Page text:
Copper breaks out on anticipated US-China deal

Copper double bottom points towards wider recovery, yet with markets front-running a US-China breakthrough, could we see a pullback come into play?

Copper Source: Bloomberg

Copper prices have been under the microscope over the past two months, with the price breaking a critical resistance level to bring about a seven-month high. One of the core drivers behind both its 2018 decline and 2019 resurgence have been the expected demand coming from China; the worlds biggest consumer of copper. Many in the markets call this industrial metal Dr Copper, as a reference to the fact that copper prices provide a picture of global economic health at a given point in time. The widespread use of copper within construction ensures that the product is in high demand throughout times of economic expansion. Conversely, flagging economic growth will be accompanied by falling copper prices. With substantial amounts of copper utilised within the development of electric cars, there is expected to be a greater demand for this commodity as we move away from vehicles powered by fossil fuels.

To a large extent, the US-China trade war has been a great example of how markets perceive the commodity, with the price action not just responding to changing economic data, but also the perception of future changes in demand. As such, we are currently at an interesting point in time, where economic data points to further weakness, yet market perception is frontrunning an economic recovery.

Recent data from Markit has highlighted a sharp decline in output from companies that intensely use copper in their processes. That alludes to falling gross domestic product (GDP), with the two typically going hand in hand.

Copper vs GDP chart

Copper vs GDP chart

Looking at the purchasing managers index (PMI) elements from those producers, a deterioration in new orders for the three months ahead points towards the possibility of further downside to come for copper prices.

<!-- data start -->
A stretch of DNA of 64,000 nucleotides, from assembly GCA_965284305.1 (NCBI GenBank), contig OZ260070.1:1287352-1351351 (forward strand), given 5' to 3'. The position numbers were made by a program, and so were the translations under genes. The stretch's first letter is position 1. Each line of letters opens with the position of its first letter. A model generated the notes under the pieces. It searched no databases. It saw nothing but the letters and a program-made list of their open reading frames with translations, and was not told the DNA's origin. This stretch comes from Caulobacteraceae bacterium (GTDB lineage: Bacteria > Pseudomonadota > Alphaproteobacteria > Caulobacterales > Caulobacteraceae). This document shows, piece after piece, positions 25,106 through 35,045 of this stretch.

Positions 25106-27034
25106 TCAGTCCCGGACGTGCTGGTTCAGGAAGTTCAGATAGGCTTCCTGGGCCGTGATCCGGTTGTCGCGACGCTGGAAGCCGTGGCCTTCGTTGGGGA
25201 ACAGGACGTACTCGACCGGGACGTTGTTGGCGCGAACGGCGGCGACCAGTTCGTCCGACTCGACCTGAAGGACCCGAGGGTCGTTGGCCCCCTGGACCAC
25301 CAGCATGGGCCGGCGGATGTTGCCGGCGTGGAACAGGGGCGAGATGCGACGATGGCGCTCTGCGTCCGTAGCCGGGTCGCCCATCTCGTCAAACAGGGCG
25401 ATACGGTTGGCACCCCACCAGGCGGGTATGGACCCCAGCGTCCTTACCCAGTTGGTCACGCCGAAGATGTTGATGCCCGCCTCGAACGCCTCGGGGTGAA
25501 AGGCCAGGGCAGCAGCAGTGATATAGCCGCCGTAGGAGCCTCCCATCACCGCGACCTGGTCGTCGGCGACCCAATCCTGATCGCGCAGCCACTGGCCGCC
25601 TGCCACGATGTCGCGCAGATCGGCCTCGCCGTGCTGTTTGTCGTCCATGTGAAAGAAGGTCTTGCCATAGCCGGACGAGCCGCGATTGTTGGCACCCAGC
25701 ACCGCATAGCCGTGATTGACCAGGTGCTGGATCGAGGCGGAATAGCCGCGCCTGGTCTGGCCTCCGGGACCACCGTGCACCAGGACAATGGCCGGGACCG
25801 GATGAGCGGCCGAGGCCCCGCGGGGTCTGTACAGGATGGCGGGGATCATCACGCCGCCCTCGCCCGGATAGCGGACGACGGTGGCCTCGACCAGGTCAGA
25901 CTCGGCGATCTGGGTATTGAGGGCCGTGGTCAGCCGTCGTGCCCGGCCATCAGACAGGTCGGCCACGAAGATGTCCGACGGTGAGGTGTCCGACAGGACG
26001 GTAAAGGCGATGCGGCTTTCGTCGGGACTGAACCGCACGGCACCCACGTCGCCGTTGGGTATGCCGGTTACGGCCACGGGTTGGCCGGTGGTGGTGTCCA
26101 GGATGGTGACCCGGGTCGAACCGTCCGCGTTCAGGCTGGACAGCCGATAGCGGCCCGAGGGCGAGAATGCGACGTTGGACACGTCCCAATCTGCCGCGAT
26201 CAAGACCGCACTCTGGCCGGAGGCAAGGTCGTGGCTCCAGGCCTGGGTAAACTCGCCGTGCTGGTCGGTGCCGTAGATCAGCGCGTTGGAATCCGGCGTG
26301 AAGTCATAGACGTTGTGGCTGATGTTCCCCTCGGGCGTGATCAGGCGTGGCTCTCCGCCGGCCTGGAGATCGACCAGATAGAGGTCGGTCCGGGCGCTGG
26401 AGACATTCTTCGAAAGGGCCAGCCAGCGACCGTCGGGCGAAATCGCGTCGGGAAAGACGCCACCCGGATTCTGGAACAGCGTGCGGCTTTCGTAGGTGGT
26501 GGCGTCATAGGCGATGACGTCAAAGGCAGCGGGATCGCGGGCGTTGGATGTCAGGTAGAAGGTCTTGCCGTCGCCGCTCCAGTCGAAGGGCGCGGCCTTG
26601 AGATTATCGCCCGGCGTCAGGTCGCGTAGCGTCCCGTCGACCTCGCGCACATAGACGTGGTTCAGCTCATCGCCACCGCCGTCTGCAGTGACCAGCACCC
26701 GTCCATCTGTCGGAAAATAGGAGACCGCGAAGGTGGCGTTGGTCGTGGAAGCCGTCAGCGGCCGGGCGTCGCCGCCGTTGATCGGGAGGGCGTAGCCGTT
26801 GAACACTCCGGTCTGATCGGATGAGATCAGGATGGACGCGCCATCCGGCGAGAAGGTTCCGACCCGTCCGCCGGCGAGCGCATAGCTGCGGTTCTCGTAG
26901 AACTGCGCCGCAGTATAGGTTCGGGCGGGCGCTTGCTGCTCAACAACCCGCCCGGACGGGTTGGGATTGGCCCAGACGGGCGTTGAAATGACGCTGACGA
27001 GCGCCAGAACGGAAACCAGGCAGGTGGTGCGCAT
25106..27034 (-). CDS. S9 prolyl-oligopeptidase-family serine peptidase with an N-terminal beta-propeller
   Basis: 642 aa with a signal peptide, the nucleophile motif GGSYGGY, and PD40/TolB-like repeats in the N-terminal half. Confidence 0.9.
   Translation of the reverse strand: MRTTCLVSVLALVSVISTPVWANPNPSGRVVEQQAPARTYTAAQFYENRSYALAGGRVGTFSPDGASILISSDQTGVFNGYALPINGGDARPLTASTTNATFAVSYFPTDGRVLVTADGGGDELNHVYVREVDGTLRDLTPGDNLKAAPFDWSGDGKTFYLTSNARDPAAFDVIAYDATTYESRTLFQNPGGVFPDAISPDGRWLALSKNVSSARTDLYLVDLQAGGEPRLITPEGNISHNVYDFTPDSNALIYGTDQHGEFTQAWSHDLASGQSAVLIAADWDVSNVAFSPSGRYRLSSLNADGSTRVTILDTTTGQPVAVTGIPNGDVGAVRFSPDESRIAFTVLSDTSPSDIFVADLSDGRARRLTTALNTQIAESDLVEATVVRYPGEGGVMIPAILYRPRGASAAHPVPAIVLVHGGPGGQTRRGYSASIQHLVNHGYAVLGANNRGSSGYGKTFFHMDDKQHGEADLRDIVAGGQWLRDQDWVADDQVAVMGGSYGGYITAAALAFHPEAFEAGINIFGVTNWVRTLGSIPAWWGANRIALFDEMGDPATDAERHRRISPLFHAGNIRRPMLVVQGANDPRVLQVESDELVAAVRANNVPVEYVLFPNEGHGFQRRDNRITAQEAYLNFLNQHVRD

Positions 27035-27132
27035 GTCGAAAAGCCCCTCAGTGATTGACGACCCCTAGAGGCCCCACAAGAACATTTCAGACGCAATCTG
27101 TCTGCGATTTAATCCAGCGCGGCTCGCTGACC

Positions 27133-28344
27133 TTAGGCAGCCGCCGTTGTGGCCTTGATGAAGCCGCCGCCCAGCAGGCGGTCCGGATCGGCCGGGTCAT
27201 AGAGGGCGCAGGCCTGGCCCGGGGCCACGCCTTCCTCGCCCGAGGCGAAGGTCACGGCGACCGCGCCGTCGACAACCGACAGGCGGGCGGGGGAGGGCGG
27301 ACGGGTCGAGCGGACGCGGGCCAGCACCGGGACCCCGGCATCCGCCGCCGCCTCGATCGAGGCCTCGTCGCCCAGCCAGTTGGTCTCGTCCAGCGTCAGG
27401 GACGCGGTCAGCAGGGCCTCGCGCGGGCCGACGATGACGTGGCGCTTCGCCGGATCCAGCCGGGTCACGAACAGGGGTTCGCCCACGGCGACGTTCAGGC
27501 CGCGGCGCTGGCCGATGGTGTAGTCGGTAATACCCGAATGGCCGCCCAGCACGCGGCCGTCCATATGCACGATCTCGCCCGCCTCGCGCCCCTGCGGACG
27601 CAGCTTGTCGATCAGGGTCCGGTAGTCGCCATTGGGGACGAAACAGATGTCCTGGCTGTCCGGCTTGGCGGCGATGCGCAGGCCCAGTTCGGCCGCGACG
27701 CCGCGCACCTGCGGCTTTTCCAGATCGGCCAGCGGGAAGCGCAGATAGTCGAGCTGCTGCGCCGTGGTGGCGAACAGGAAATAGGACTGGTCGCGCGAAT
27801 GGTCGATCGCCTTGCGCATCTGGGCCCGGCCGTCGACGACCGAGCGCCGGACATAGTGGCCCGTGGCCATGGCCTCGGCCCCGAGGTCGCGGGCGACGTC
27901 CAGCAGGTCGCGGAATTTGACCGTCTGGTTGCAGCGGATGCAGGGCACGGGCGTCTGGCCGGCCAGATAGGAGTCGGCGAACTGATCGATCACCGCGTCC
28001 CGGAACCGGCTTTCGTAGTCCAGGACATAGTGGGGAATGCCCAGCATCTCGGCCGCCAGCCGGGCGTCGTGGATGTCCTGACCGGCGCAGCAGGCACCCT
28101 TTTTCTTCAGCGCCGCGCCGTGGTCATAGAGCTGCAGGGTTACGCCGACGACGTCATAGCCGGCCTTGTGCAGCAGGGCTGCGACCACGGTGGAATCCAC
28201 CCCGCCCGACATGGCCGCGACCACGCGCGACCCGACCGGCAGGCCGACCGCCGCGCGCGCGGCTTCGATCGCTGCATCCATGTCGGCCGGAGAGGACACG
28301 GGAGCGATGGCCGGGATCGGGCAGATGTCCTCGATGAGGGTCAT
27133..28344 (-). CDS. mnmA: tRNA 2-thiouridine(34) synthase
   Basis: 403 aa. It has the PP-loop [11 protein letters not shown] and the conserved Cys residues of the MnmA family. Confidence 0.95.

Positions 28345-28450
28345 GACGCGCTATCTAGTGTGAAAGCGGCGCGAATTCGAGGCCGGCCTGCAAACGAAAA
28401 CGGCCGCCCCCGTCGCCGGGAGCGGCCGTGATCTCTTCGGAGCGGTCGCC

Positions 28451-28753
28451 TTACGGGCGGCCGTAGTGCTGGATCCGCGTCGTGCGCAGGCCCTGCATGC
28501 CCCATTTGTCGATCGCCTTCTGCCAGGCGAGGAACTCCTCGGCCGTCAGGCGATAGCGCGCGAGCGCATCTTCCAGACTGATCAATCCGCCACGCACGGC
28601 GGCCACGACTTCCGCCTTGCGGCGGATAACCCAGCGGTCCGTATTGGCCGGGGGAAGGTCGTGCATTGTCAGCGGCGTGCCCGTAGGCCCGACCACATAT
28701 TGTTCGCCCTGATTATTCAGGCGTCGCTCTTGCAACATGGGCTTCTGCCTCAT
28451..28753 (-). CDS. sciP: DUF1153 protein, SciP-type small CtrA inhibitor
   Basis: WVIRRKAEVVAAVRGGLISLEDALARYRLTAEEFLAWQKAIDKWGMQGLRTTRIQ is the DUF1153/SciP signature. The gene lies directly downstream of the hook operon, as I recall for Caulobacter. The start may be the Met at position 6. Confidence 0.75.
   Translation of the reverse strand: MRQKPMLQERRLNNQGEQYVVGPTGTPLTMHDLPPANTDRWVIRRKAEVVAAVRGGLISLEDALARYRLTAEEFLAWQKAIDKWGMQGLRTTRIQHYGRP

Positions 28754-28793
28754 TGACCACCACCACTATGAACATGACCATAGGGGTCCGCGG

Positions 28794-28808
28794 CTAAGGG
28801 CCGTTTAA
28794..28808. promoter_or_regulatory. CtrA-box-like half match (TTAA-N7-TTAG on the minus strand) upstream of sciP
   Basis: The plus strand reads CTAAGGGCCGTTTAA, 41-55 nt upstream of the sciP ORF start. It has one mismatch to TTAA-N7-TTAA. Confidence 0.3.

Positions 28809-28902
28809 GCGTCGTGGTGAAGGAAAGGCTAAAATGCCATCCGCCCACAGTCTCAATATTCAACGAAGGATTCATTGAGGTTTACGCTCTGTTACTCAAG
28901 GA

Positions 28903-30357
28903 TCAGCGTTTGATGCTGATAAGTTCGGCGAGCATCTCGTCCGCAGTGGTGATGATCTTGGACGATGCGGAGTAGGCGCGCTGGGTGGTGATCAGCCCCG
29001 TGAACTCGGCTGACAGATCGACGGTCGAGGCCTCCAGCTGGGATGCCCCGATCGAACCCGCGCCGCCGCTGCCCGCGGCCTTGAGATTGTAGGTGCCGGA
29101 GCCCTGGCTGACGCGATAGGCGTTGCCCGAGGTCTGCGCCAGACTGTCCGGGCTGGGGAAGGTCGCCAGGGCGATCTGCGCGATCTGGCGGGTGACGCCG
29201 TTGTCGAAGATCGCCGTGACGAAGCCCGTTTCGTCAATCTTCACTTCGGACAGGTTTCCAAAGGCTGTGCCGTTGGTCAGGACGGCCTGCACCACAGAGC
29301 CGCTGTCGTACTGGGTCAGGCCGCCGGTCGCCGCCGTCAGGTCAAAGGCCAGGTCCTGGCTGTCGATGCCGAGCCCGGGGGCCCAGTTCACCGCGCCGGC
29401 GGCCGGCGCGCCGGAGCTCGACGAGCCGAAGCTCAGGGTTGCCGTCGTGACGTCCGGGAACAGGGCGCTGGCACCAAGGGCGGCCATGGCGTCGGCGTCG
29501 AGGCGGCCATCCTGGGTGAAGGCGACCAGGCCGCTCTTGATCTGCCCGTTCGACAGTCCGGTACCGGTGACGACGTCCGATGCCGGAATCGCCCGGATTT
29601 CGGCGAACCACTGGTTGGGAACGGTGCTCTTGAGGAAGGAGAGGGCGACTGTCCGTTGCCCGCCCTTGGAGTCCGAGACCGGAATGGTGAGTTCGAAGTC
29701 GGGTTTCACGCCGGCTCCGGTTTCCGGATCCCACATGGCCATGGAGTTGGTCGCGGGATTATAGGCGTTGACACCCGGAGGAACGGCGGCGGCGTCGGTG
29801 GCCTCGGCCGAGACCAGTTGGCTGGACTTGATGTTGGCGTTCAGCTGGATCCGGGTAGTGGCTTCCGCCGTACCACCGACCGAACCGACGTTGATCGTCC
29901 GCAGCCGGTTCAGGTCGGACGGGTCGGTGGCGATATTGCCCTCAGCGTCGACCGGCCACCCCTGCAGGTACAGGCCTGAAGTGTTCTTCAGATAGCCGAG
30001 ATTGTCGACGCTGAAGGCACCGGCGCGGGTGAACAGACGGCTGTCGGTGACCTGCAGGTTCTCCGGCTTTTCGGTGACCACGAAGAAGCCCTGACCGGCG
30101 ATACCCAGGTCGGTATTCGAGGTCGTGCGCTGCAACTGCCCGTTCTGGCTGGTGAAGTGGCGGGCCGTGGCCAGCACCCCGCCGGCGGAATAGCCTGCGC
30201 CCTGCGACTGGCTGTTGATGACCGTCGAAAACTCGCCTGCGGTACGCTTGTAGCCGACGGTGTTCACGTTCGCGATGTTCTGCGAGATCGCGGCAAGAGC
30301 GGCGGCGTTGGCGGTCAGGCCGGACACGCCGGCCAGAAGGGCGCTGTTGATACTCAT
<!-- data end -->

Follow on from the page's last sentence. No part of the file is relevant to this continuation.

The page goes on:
copper users lead

copper users lead

Clearly, we are seeing a weakening growth picture and demand for copper leading to the weaker picture for copper. However, with a six-month high for copper prices over the past two months, there is a high degree of respect for the potential future pathway for growth.

US-Chinese trade talks appear to be reaching a crescendo, with the US President Donald Trump postponing the 1 March deadline which would have seen tariffs ramped up to 25%. With the prospect of improved relations between the world’s two largest economies, we are clearly seeing markets front-run any actual improvement to the economic picture. This could be a risky business if we fail to see that expected breakthrough take shape, yet when taking the technical picture into account, there is certainly an argument for further gains if things continue to head in the right direction.

Looking at the weekly chart, there is a clear double bottom formation that has completed last week, bringing about a picture of impending upside to come. However, this wider picture also highlights the major resistance zone we have seen reached, with the price turning lower from the area encompassing the March 2018 low and July 2014 peak. Given the lack of any data to highlight an economic recovery in play, we could see some doubts come into play over a prospective deal between the US and China, with the price looking at risk if we remain below $2.958, there is a good chance that we could see this market retrace from here. However, such downside would likely provide us with a precursor to further upside as US-China trade talks progress. Thus, the short-term outlook remains reliant upon the ability or inability to break through $2.958 resistance. In either case, with US-China trade talks moving in the right direction, there is a good chance that we have bottomed out. However, if we did see prices turn south over the near term, this would likely provide us with a buying opportunity unless we see a drop below $2.5439.

HG copper weekly chart

HG copper weekly chart


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